Do I have too much security?

Discussion in 'other security issues & news' started by j2callie, Aug 14, 2005.

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  1. j2callie

    j2callie Registered Member

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    I'm pretty paranoid and have installed all sorts of security when it's recommended by the various newsletters I get (Langa etc), but am beginning to think that maybe I have more than I need. I think they're all playing nice together, but it's taking a long time for me to update and scan with all of them. I'm also losing track of which ones do what.

    Here's what I'm doing to be "secure":
    I have a DSL, Win XP SP2 all updates, normally signed on as a Limited User. Also using Firefox (IE only when necessary and with Drop my Rights) with AdBlock, Flashblock. And I thought I had some kind of script blocking, but can't find it right now. (When I'm signed on with an admin acct, I have Fraud Eliminator extension for Firefox. I tightened my IE settings using recommendations from I don't remember where --- this isn't it, but some of the recommendations are the same: 80 Super Security Tips from PC Mag --- and am using IE-SpyAd.) I also did something to protect my Hosts file, but don't remember what.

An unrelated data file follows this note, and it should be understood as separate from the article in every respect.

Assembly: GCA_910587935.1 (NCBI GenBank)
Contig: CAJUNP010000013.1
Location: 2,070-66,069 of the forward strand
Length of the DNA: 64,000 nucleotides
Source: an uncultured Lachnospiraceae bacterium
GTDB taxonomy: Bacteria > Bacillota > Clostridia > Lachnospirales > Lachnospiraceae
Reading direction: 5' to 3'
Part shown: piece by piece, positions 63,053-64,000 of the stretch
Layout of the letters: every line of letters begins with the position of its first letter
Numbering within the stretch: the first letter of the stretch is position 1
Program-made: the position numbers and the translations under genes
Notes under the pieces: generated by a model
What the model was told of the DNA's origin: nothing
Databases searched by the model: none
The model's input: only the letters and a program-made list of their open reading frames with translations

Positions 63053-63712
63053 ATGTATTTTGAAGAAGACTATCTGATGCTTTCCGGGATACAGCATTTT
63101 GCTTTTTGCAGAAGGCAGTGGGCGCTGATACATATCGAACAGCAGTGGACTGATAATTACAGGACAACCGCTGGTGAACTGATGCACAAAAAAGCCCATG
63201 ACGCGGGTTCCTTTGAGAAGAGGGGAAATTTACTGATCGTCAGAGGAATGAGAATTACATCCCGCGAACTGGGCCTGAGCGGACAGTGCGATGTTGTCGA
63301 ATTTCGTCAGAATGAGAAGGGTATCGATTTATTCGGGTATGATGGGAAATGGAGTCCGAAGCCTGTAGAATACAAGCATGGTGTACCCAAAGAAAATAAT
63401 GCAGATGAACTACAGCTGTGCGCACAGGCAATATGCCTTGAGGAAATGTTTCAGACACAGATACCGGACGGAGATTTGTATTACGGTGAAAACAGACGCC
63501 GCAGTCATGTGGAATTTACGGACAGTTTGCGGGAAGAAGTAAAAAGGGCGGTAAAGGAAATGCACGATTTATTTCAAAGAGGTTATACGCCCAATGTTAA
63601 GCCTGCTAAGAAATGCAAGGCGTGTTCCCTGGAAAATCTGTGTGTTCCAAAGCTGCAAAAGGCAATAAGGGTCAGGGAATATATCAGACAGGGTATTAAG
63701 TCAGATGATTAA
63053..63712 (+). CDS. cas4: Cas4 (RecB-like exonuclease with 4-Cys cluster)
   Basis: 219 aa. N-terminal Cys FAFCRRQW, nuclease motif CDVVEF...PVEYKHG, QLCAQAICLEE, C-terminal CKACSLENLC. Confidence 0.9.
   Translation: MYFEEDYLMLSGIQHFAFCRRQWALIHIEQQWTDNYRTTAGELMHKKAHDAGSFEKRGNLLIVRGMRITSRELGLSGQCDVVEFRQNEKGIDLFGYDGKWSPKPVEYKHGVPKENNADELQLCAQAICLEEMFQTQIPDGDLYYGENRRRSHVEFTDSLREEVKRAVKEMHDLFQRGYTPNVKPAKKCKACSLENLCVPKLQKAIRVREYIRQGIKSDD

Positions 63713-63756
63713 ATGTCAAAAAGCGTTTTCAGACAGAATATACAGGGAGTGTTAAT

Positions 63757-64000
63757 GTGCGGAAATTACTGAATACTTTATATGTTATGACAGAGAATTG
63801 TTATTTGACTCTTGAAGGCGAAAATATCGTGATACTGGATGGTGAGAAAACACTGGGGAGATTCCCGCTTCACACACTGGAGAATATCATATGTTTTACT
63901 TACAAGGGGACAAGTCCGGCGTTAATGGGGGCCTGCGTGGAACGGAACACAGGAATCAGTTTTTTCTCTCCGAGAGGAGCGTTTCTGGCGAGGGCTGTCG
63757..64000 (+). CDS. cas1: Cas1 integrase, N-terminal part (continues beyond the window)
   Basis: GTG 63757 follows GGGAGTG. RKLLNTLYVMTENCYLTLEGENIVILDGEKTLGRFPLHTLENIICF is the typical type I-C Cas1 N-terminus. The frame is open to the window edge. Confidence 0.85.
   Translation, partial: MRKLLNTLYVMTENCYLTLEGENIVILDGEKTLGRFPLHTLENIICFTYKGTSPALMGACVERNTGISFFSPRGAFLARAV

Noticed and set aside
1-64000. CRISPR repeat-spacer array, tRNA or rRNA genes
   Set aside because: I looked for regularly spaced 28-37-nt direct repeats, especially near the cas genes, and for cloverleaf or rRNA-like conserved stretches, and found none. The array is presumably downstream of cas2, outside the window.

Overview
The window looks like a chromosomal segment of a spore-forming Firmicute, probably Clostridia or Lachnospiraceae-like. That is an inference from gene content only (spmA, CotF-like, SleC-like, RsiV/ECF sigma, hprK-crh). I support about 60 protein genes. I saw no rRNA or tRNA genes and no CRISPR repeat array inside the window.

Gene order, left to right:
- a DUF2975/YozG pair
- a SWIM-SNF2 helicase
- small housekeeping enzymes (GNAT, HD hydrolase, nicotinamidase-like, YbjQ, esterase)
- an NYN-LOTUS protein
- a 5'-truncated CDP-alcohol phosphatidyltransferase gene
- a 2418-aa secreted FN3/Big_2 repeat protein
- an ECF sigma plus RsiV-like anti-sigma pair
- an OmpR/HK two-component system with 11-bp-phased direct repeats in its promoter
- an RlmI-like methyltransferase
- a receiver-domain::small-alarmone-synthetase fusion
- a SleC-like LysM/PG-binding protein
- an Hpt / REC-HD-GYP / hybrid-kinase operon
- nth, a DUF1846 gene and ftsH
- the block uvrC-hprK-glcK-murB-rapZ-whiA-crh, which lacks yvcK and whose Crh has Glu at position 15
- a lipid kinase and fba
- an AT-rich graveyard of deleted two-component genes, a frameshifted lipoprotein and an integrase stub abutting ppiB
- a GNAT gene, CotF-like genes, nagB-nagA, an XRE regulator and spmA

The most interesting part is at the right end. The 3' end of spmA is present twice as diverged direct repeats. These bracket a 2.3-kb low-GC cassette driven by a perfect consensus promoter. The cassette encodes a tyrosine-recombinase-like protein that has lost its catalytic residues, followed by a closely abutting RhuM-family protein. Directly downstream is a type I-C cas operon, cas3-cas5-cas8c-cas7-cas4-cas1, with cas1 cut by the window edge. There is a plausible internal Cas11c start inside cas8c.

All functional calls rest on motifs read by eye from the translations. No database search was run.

Firewall: ZoneAlarm (free) version:5.5.094.000
    AV: Norton SystemWorks 2005, Version: 8.02

    Anti-spyware etc programs:
    Lavasoft Ad-aware
    Spybot S&D
    Spywareblaster
    Spyware Guard
    Trojan Hunter
    A squared
    Ewido
    WinPatrol
    BHODemon
    SSI from Trisnap
    Above are all the free versions, except
    Counterspy (paid)

    I'd also like to support/thank the folks who provide the software I'm using, so would like to upgrade to the paid versions, but not *all* of them unless I need to.
     
  2. cheater87

    cheater87 Registered Member

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    dang your pretty safe haha you can never be to secure thats my motto. umm also how fast is your computer with all that running??
     
  3. Dazed_and_Confused

    Dazed_and_Confused Registered Member

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    Looking good, j2callie! ;)
     
  4. bigc73542

    bigc73542 Retired Moderator

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    In my opinion one of the must have security apps is absent from your list. You might want to try processguard. It is a very good addition to your arsenal
     
  5. tom772

    tom772 Guest